Review Price £1,749.00
Until recent competition from Hanvon, Wacom was the default choice for any digital artist or designer looking for a graphics tablet. Indeed, we gave the company’s latest Intuos 4 a whopping ten out of ten and our top Editor’s Choice award. With a tablet that’s already that good, how could it possibly get any better? Well, being able to see what you’re drawing on the actual tablet is always nice, and Wacom has its Cintiq line for exactly this reason.
Essentially combining a graphics tablet and a monitor, the Cintiqs aim to give you the best of everything, allowing you to draw, sketch and doodle on their lightly textured surface just like you would on a piece of paper, and instantly displaying the results on their high-quality IPS panels. However, when we reviewed the Intuos 4, the Cintiq line was outdated, as it still used the tablet tech of the older Intuos 3. Now Wacom has rectified this, and its latest Cintiq 21UX sports all the specs and refinements of its newest Intuos stablemate. Does this make it the best graphics tool available?
First, let’s talk models. As Wacom hasn’t updated its smaller 12.1in 12WX, if you want the extra pressure sensitivity and features of the Intuos 4 on a Cintiq, the 21.3in 21UX is your only choice. It’s big and - at around £1600 - doesn’t come cheap, so let’s find out if it’s worth the outlay.
Thankfully, you can feel every penny of that money when you take the 21UX out of the box. Mind you, at 10.2kg that’s not the easiest feat and this tablet is far from portable. Its weight is reflected in the brick-like solidity of the tablet and the quality of the metal stand. The tablet itself is finished in smooth matt black plastic, which looks stylish and feels both rugged and pleasant to the touch. In combination with nicely rounded curves, it’s a pleasure to hold, and happy to rest on your lap (as long as you’re not bothered by its weight).
Out of the box, you’ll find: a pen with base that doubles as nib holder; the tablet itself, with a thick captive cable that terminates in data, video and power plugs; the external power brick; video adapters (including DVI to VGA and DVI-D to DVI-D); and the heavy metal stand. It’s a shame the tablet’s cable can’t be detached. And it would have been nice to see an HDMI adapter to go with this Cintiq’s native DVI connector and VGA adapter. The DVI conversion cable could also have done with being a little longer so that it could have done double duty as an extension, but otherwise we have no complaints.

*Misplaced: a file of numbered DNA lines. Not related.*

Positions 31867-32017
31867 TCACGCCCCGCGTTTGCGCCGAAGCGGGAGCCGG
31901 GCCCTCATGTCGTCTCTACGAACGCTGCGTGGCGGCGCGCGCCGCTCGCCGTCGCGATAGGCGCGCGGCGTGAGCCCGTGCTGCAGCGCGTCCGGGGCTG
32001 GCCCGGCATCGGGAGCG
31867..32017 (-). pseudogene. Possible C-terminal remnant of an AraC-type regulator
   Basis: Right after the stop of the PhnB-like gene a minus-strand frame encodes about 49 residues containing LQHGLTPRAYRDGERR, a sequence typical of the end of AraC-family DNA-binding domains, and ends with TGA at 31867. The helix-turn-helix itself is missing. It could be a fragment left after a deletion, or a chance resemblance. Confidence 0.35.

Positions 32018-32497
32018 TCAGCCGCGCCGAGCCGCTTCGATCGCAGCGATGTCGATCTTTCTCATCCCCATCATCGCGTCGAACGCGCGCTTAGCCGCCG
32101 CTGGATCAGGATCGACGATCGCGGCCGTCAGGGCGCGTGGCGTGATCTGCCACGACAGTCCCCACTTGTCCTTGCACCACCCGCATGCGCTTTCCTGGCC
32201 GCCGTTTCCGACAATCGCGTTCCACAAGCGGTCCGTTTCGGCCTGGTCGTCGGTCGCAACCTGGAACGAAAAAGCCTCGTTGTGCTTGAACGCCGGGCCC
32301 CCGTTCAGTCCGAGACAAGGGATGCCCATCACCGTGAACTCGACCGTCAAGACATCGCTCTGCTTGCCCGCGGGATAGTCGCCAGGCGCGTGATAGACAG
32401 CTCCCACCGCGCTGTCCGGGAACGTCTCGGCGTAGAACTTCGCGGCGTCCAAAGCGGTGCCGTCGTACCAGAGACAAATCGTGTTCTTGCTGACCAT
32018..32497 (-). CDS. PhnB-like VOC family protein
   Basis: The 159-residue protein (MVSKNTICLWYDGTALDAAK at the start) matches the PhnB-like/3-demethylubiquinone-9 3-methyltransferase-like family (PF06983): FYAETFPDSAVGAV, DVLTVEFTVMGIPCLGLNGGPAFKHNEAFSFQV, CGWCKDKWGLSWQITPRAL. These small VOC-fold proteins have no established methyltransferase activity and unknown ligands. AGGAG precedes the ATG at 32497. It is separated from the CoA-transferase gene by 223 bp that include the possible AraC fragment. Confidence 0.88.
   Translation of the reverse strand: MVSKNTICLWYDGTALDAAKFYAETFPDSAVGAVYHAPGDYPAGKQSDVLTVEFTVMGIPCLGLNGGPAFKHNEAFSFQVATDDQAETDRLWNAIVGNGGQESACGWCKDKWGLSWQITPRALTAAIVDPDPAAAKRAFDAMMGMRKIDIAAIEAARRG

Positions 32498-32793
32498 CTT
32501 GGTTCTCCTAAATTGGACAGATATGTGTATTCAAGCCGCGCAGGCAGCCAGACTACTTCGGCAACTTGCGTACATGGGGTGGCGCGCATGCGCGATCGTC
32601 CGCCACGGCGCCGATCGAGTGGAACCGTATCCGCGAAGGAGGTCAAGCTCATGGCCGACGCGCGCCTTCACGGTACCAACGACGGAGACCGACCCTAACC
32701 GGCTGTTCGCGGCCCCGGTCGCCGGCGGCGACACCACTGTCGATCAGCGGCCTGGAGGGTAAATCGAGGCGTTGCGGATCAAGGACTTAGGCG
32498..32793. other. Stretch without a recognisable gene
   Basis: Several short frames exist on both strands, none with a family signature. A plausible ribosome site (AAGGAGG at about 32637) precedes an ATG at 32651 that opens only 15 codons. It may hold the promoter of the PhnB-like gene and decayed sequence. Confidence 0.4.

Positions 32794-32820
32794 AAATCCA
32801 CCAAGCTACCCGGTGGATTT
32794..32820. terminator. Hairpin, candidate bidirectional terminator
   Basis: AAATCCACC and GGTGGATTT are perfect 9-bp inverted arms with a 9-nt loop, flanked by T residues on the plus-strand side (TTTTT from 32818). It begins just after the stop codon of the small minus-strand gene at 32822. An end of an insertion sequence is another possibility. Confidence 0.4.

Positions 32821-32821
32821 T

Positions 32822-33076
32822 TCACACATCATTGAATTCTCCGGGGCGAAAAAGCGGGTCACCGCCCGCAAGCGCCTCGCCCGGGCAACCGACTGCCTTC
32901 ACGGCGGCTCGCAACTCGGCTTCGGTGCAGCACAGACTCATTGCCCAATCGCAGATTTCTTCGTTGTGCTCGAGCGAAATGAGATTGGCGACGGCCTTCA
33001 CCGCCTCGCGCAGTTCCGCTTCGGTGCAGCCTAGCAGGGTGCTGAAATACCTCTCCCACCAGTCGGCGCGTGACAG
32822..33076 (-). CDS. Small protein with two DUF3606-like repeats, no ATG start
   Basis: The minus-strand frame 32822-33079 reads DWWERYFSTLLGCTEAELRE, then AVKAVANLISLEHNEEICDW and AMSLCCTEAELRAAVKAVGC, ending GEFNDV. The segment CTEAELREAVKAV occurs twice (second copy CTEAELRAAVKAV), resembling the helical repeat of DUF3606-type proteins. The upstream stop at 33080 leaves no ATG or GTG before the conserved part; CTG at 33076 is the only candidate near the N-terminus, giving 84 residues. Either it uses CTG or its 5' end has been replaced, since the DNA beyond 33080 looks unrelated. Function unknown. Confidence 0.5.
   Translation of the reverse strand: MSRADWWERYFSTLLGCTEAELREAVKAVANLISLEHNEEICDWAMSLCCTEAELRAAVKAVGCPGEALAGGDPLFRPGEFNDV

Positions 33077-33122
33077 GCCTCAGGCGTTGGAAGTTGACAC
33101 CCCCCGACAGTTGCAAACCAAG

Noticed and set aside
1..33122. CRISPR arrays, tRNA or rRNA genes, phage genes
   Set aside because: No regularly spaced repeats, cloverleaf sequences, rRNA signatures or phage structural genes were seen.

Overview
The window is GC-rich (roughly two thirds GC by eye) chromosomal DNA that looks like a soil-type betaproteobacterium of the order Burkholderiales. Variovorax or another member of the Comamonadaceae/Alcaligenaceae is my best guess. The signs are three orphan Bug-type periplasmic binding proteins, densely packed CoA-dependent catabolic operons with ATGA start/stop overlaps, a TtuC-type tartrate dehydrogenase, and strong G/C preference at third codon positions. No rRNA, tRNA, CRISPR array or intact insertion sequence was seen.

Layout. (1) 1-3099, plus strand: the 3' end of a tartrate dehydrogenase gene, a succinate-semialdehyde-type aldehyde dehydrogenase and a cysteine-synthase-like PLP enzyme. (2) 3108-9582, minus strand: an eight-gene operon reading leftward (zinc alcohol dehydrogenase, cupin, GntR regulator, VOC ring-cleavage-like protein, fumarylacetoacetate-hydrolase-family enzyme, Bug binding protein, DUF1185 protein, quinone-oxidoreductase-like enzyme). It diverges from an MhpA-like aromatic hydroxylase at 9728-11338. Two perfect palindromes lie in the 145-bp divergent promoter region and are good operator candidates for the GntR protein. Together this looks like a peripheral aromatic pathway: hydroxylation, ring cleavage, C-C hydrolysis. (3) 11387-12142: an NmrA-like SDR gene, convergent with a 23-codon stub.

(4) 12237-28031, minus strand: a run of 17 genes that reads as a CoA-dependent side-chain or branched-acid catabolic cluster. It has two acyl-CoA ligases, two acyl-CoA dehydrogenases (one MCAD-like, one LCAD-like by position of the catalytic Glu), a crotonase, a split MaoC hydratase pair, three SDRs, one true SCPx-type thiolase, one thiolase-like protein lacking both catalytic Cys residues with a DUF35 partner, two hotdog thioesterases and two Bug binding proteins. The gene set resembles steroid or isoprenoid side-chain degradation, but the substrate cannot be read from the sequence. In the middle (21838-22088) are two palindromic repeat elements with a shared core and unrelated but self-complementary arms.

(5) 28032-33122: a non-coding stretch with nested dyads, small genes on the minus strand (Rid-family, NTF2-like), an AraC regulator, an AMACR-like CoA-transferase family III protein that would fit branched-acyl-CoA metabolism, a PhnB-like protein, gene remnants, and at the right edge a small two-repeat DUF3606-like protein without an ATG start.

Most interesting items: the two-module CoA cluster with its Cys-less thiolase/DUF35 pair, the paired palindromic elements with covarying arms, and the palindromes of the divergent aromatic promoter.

Setting the tablet up is as easy as can be. Simply place the base on your desk and slide the tablet into it. A protrusion around the cable on the Cintiq’s back slots neatly into the base’s curved cradle, a bit like a ball and socket joint. Together with the stand’s ingenious tilting design, this makes for an incredibly flexible setup. The ‘circle and socket’ arrangement allows the tablet to be docked or removed without any effort, and also lets you rotate it whichever way you want. We wish there was a little more resistance to tell us when the tablet is in its perfectly level horizontal position. However, once you do find the perfect level, you can lock the screen in place using two provided screws.
Meanwhile, the stand’s unique folding legs allow the tablet to be tilted as flat as you like, so that you can draw on it just as you would on a piece of paper. These tilt adjustments are made by gently pulling two levers to the sides of the tablet, which then allows you to slide back the base’s rear feet. This also means that ‘flattening’ the Cintiq won’t require you to remove any items that might be in front of it, such as your keyboard and mouse. In its upright position (mainly when being used as a monitor) the 21UX is always at a bit of an angle though. Unlike your average monitor, it can’t stand completely straight but makes for comfortable viewing regardless.
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